Today, Nigeria joins the rest of the globe in celebrating this year’s World Teachers’ Day (WTD). The commemoration came into existence on October 5, 1994. By 1996, the United Nations Educational, Scientific and Cultural Organisation (UNESCO) and the International Labour Organisation (ILO) endorsed a recommendation concerning the status of teachers. The recommendation outlined the standards relating to education personnel policy including recruitment and initial training as well as continuing education of teachers, their employment and working conditions.
The WTD also aims to focus on appreciating, assessing and improving the standard of educatorsof this world and to provide an opportunity to consider issues relating to teachers and teaching. Annually, the UNESCO and the Education International (EI) have been joining forces to help give the world a better understanding of teachers and the role(s) they play in the development of teachers and the society in general.
The theme of this year’s Day which wasmarked in over 100 countries is “Teachers at the Heart of Education Recovery.”
As Nigeria marks the Day, we are quick to state the age-long maxim which says, “No education system can rise above the quality of its teachers.’’ This aptly describes the declining quality of Nigeria’s education system. Worried by this trend, education experts have identified dearth of qualified manpower as one of the major challenges facing the nation’s education sector. This has consequently impeded delivery of quality service for decades.
The low rating of Nigerian teachers is known to all. Talking about qualified manpower, without exaggeration, most graduate teachers are not professionals and are inadequately exposed to teaching practice, with some of them deficient in communication skills.
Former executive secretary, National Universities Commission (NUC), Prof. Peter Okebukola, hit the bull’s eye when he observeda couple of years ago that the low rating of the teaching profession manifested in the scanty applications for admission into education faculties and colleges of education. According to Okebukola, the pervasive notion is that only “academic dregs make up the bulk of teachers, both in-service and practising”.
It is regrettable that teacher education which is the fulcrum of all educational attainments is being neglected by the government. Given that all areas of human endeavour require teacher education, it is difficult to understand why government at all levels has failed to pay adequate attention to this critical sector. Needless to state that when teacher education is not well managed, the tendency is that not only the educational system is affected but the nation’s socio-economic development is also imperiled.
Another recognisable factor was the scrapping of teachers’ training colleges which awarded Grade II certificate in the late 80s. They were replaced by colleges of education whose graduates are made to specialise in two or three subject areas, whereas the Grade II certificate holders had broad knowledge in virtually all subjects taught at the primary school level.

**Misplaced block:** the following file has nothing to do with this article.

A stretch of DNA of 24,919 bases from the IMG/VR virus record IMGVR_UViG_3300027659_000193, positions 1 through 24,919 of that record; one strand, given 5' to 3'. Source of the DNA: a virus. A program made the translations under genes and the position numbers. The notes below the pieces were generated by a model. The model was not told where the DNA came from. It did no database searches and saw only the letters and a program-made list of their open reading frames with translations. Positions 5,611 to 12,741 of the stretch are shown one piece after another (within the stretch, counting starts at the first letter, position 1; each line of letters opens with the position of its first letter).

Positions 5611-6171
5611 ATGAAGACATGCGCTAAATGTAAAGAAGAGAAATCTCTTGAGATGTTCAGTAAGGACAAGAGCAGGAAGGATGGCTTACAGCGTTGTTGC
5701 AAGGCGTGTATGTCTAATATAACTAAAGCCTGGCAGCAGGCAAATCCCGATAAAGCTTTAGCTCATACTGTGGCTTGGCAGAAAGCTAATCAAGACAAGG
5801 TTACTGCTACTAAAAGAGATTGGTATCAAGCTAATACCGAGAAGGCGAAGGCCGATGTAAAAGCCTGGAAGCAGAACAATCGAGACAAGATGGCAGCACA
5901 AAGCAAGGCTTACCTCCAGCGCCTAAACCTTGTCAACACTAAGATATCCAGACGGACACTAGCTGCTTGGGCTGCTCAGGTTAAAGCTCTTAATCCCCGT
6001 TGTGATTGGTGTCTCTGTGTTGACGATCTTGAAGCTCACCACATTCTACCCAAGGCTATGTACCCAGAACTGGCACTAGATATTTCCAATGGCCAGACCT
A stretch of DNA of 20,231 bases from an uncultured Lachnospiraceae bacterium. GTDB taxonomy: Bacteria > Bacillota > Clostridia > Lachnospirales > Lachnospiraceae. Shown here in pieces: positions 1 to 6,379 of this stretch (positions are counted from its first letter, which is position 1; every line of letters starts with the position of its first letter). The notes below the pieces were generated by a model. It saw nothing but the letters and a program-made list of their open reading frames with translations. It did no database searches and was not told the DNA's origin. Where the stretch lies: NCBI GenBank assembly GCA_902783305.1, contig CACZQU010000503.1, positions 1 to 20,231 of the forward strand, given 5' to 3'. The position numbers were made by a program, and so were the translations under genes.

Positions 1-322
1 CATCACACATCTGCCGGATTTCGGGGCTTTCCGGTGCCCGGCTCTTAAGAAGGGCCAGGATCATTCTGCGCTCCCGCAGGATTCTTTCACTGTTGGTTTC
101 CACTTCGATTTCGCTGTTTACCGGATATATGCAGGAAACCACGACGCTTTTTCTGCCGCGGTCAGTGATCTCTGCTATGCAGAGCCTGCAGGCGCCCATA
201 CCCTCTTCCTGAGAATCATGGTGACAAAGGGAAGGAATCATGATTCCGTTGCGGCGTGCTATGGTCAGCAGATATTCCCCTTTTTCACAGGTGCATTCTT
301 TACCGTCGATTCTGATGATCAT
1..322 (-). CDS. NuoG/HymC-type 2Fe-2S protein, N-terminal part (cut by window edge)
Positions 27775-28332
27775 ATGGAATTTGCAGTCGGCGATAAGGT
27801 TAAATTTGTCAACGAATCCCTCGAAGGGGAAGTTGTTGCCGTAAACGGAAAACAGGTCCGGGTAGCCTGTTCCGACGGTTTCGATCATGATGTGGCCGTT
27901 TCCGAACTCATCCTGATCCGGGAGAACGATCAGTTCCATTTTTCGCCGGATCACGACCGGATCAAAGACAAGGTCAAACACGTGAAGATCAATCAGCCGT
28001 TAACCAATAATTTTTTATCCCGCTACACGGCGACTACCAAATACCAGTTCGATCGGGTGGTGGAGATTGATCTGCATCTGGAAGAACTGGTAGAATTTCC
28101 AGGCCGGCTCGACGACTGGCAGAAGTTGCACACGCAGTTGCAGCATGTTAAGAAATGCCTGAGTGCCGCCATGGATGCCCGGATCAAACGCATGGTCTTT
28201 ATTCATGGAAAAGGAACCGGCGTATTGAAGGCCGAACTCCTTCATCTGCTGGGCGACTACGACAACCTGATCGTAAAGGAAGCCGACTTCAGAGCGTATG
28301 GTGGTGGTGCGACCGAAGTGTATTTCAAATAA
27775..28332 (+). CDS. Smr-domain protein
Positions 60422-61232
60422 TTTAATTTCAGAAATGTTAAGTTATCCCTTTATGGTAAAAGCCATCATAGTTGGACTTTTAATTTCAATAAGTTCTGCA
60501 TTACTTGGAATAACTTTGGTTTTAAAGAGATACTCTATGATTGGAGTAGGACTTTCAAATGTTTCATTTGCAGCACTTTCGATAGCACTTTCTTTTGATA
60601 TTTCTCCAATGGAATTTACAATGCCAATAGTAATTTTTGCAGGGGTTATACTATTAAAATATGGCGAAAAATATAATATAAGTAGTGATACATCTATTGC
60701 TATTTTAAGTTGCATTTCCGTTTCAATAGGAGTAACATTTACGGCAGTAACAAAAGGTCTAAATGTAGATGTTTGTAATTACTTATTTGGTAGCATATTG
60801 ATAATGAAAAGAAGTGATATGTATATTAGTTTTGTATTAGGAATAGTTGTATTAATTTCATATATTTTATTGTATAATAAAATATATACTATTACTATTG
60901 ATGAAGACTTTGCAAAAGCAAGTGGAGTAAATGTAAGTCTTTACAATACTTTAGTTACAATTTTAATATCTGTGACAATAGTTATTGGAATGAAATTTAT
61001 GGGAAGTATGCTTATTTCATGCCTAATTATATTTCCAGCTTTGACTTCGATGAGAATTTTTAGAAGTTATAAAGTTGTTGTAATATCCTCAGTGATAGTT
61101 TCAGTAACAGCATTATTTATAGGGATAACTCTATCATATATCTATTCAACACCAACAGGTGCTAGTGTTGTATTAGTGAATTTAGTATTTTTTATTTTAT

It is quite obvious that the dismal performancesof students in public examinations, such as West African Examination Council (WAEC), National Examination Council (NECO) and the Joint Admissions and Matriculation Board (JAMB), are rooted in the weak foundation laid at the first point of entry into schools.
There is no gainsaying the fact that successive administrations have demonstrated lack of political will in addingthe desired value to the nation’s education sector. But what appeared as light at the end of the tunnel was a declaration by the federal government to bring back teachers’ training colleges in its bid to professionalise the process at that level. The Minister of Education, Malam Adamu Adamu, had once assured while speaking at the inauguration of the Kano State Education Promotion Committees in Kano in 2016 or thereabouts, that the Buhari-led administration was committed to the revitalisation of the education sector.
He said arrangements had reached an advanced stage for the review of the teacher education curriculum across the board. He also disclosed that government would soon introduce special scholarships to give opportunity to those interested in teaching to further their studies. However, about two years down the line, the light at the end of the tunnel appears to be that of a moving train that leaves darkness in its trail.Presently, Nigeria is home to about 1.9m licensed teachers, whereas the population of school children and the number of schools had been on the increase, indicating that the shortages have reached a crisis point.
The benchmark of 26 per cent of the annual budgets set by the UNESCO has become a myth in Nigeria, which is struggling to achieve 10 per cent, whereas smaller nations in Africa like Ghana, Cote d’Ivoire, Uganda and Morocco are hovering between 26 and 31 per cent.
It is gratifying to note that President Buhari has approved a new salary structure for teachers that will come into effect from January, 2022. This is a good motivation which will encourage the young ones, to whom the future belongs,in order to embrace the profession to guarantee a seamless succession. Government at all levels should wean itself of the wrong age-long notion that teachers’ reward is in heaven. The Holy Books have not told us that being a teacher is an automatic ticket to Paradise.